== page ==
So of course, I've done the obvious and gotten a voice recorder, which in this day and age means that I've downloaded an app on my iphone called iTalk. It's actually pretty cool. I was trying to avoid doing having to record all my lectures--thinking I 'had' it--which clearly, I don't. I don't really have extra time in my day to go back and listen to all my lectures, but without it, I am destined to make a fool of myself when I show up for finals in January. It takes me more than twice the time to go back and listen--I have to stop it, rewind it, make sure I got everything. It's. A. Lot. Of. Work.

Add to this a lot of backwork in communication theory (since my degree was in journalism) plus a thesis that isn't writing itself, and I've got my work cut out for me. Can't forget the jobs and the eventual internship..

I'm taking it à la légère, more like a study abroad year than 'I must finish my Master's or my life will be over.' I will try my hardest this year to emulate a model French student, but if after this year, I really do not enjoy it, I may reconsider my options. I chose this program because it's more marketable than a degree in Linguistics or German, but I find myself straying from the communication aisles in the library to language book and language acquisition section a few aisles down. If I'm going to spend hours highlighting books (ones I've bought since there aren't text books..), I'd at least like it to be in something more interesting than a theory about society in the 1950s!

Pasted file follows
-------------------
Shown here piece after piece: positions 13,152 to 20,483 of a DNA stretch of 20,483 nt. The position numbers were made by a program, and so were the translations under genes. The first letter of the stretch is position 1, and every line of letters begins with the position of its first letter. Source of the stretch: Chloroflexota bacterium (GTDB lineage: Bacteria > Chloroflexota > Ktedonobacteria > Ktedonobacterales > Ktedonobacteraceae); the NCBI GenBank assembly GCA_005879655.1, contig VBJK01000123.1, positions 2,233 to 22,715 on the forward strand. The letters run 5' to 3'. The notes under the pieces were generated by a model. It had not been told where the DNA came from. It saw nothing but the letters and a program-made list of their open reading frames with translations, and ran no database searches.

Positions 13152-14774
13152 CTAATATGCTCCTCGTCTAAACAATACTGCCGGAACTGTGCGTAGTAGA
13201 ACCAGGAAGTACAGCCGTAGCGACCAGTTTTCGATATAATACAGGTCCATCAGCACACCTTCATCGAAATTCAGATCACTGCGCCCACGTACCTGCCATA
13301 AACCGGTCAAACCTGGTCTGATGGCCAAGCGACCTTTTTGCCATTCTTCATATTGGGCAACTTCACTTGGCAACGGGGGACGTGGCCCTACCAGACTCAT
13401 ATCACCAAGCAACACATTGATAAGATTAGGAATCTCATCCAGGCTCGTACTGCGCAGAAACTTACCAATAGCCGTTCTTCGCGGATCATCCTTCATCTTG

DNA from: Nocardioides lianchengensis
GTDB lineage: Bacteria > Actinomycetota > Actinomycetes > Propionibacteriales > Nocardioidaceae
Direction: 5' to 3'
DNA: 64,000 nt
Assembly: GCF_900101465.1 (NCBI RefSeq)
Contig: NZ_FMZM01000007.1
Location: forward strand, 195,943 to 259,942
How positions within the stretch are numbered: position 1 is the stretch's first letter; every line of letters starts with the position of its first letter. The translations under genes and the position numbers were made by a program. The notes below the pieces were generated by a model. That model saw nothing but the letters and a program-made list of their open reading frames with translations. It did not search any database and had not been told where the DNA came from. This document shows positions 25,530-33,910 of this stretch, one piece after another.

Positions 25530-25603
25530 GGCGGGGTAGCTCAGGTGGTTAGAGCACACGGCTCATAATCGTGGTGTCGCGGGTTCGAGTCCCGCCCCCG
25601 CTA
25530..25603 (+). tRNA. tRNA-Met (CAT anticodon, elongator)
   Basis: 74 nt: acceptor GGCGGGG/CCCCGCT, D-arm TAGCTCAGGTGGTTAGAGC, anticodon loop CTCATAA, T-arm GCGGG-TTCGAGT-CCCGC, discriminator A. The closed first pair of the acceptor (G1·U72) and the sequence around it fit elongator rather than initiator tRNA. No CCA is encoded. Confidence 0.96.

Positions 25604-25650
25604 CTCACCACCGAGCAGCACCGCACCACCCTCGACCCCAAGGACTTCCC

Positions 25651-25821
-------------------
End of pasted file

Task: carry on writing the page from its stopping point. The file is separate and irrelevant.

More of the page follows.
All in all, though, I do like being in class again, even if it is hard. I like the student atmosphere, the slangy speech, the cheap espressos and the flyers littering the walls and floors. Since France is going on it's sixth or seventh day of a national strike, every time I walk into a building, someone is handing me some notice about a future manif' at so-and-so hour, on so-and-so day. Oh, France, you amuse me.

Vacation starts after this week, so I'll have 10 days to recuperate a little, and get started on that dreaded thesis. Wish I could visit some friends over this break, but I won't have been paid yet so I guess maybe in December or January I'll have the chance. My American-married-Swiss friend from college, Brittany, came to visit last weekend and much fun was had. I'd love to go see Bern again before the year is up..we'll see. I love traveling, but my schedule this year is not as forgiving as last year's. On the flip side, I don't have to spend 3 hours a day on public transport. Even if I do miss the time off for the holidays!

Back to highlighting my communications books. All that French student emulation or something..

Thursday, September 30, 2010